Critics of the theory have suggested that sales of male underwear do not, in fact, say much about men's views about the economy. Many men, they argue, are reluctant to replace their stocks of undergarments regardless of their financial situation, and a significant amount of male underwear is purchased by women for their partners or family members.
The Economist's "Big Mac" index is one of the best-known tools used by economists to track variations in purchasing power across the world. The index was introduced in 1986, and has been published in the paper every year since then.
Looking at prices across the world for the famous hamburger - in economic terms, a indicative bundle of commodities, including wheat, sugar, meat and milk, and services, such as property costs and employee wages - reveals, argues the Economist, how closely exchange rates reflect actual differences in the cost of living in different countries. For example, if a Big Mac in Beijing is 50 per cent cheaper than one in New York according to current exchange rates, it suggests that the yuan is trading at a significant undervalue against the dollar.
The Big Mac index has also been used to draw comparisons between the purchasing power of workers in different countries. Economists at UBS looked at the number of hours it takes an average employee to earn enough to afford a Big Mac, which varied from less than 20 minutes in Chicago to around three hours in Nairobi.
In 2009, Kristian Siedenburg, an analyst at global data firm Bloomberg, came up with a new index to rival the Economist's "burgernomics". He used Swedish furniture firm IKEA's popular Billy bookshelf to compare prices across the globe. Like the Big Mac, the Billy is readily available and popular worldwide. In 2011, the "Billy bookshelf index" suggested that prices were highest in the Dominican Republic and Israel, and lowest in the Netherlands.
Like the Big Mac, the Billy bookshelf is arguably a useful tool of comparison, being a good value and widely sold product that satisfies a universal need. However, some economists have argued that the popular piece of furniture is a less effective measure of consumer prices than the Big Mac because, as a much more expensive and durable item, Billy bookshelves are purchased considerably less often than Big Macs. In addition, IKEA only adjusts the prices of Billy bookshelves once a year, which is much less frequently than McDonalds tweaks the cost of their flagship burger, making the Billy index much slower to respond to economic trends than the Big Mac barometer.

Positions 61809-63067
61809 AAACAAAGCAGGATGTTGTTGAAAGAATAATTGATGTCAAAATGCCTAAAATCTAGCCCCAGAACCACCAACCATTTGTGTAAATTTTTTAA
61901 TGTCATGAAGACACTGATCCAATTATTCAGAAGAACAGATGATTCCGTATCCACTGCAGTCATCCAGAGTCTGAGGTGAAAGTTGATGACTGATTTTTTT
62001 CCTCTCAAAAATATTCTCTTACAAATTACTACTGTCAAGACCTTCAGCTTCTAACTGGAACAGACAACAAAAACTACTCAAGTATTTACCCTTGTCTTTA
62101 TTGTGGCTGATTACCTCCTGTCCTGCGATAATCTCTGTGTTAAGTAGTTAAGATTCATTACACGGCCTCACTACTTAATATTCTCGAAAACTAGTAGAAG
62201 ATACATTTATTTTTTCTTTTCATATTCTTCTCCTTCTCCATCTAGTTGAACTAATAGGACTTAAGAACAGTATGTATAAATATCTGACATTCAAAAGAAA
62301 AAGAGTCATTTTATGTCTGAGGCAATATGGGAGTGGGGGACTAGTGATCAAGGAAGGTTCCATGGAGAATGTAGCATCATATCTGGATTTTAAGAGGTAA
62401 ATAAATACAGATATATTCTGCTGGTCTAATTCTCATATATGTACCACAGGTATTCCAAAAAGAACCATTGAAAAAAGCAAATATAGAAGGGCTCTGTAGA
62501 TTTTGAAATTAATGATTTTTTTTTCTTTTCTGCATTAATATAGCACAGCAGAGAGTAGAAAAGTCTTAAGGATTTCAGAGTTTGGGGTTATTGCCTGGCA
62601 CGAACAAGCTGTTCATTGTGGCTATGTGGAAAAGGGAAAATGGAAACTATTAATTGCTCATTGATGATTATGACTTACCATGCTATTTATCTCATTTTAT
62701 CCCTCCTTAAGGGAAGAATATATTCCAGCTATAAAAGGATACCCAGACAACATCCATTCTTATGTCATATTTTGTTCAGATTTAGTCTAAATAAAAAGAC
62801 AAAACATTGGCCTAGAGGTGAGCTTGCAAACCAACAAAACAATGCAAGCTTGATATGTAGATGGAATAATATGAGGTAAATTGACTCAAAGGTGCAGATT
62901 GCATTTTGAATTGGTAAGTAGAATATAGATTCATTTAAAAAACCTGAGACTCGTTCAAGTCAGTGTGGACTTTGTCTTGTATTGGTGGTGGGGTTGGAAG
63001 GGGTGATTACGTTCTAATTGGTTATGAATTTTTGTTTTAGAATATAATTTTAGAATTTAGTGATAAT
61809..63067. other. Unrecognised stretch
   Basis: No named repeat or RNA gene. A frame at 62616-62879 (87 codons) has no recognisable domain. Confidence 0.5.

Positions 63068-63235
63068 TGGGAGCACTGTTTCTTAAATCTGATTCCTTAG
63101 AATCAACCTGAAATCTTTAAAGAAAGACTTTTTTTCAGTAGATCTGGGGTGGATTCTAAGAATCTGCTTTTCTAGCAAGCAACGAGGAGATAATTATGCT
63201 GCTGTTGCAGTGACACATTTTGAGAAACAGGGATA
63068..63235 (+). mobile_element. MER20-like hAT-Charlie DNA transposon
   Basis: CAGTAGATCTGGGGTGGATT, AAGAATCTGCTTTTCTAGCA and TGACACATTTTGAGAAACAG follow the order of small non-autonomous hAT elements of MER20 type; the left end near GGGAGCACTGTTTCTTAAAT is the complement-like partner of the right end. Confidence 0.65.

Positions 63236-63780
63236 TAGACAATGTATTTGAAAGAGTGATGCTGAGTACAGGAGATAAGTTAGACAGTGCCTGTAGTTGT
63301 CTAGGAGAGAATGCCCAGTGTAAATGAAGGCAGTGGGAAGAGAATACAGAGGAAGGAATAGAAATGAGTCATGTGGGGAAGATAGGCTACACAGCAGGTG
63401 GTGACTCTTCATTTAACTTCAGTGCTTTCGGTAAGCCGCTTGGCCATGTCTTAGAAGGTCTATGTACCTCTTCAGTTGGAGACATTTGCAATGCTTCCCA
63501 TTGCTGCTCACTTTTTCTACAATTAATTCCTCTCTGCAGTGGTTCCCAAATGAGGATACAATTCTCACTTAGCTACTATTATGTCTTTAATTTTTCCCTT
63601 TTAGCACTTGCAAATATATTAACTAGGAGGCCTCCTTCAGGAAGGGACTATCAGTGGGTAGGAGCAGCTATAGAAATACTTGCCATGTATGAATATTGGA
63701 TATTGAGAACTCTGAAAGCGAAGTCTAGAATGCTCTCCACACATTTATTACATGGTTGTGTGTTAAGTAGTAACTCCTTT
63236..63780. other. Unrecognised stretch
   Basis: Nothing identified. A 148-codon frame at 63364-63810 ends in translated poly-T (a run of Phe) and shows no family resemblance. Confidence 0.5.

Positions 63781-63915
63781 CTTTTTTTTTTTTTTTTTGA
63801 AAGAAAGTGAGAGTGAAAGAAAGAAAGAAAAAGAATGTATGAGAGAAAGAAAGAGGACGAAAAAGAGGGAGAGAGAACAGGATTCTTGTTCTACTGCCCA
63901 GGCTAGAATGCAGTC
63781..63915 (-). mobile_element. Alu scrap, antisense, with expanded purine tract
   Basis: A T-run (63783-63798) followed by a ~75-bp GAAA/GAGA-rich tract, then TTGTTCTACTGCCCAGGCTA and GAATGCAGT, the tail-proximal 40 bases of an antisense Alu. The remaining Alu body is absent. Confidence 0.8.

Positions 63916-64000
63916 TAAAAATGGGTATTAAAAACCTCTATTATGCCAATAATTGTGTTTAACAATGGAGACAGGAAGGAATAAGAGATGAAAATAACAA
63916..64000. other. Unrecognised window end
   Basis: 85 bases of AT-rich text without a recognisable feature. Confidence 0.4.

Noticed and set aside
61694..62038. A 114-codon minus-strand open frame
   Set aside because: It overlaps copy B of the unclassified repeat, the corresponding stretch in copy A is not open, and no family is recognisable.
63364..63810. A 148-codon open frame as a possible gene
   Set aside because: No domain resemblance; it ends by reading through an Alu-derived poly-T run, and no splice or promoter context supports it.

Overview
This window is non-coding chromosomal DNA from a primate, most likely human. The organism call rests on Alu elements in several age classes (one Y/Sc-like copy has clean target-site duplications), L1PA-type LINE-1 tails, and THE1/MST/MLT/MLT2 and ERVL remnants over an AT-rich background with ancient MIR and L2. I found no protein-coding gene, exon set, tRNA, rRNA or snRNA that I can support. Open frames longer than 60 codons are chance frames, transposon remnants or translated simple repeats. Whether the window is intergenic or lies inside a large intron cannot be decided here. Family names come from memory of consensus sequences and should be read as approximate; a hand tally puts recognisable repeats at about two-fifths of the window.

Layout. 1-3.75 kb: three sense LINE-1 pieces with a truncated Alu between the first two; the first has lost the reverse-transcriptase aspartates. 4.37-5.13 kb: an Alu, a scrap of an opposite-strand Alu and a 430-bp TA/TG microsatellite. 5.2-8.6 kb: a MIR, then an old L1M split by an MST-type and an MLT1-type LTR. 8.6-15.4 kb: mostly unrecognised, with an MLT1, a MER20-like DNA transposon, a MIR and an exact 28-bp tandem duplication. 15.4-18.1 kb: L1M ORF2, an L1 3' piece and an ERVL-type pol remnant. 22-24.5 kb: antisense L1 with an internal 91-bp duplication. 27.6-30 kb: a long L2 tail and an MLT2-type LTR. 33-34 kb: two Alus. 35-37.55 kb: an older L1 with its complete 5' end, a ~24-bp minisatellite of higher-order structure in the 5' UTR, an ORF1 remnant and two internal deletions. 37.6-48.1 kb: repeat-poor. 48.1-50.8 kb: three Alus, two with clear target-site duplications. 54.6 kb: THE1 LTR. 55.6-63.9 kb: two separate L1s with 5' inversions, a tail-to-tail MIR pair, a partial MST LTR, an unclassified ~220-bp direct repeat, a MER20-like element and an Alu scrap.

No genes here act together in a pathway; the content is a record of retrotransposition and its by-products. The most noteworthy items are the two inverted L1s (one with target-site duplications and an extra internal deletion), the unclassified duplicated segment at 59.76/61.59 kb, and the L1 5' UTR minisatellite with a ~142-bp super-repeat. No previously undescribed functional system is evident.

In the early 1980s, Financial Times reporter Nico Colchester drew attention to the Mars bar as an effective way of monitoring fluctuations in UK prices over past decades. He praised it as a "currency for our time", being a "basket of staple commodities (cocoa, vegetable fats, milk solids, sugar)" and a "unit of account certainly more reliable than gold, which is prone to speculation"
Colchester saw the Mars bar as a better alternative to the pound sterling to indicate shifts in prices over time. For example, he noted that the cost of a Mini stayed steady in Mars bar terms between 1940 and 1980 at around 20,000 of the chocolate slabs. However, the vehicle's price in Mars bar terms has risen since then to stand at around 32,000 bars today. Jobhunters might be interested to hear that someone starting their career at leading graduate recruiter ICI could buy around 33,000 Mars bars with their annual salary in 1940, 38,000 in 1981, and a whopping 52,000 in 2012.
However, as when looking at any currency over time, debasement of the Mars Bar "coinage" has to be taken into account when analysing shifts in prices. In 2008, Mars UK shrunk the size of the bars available in Britain from 62.5g to 58.0g, which may have played a part in the price inflation in Mars bar terms seen in recent years.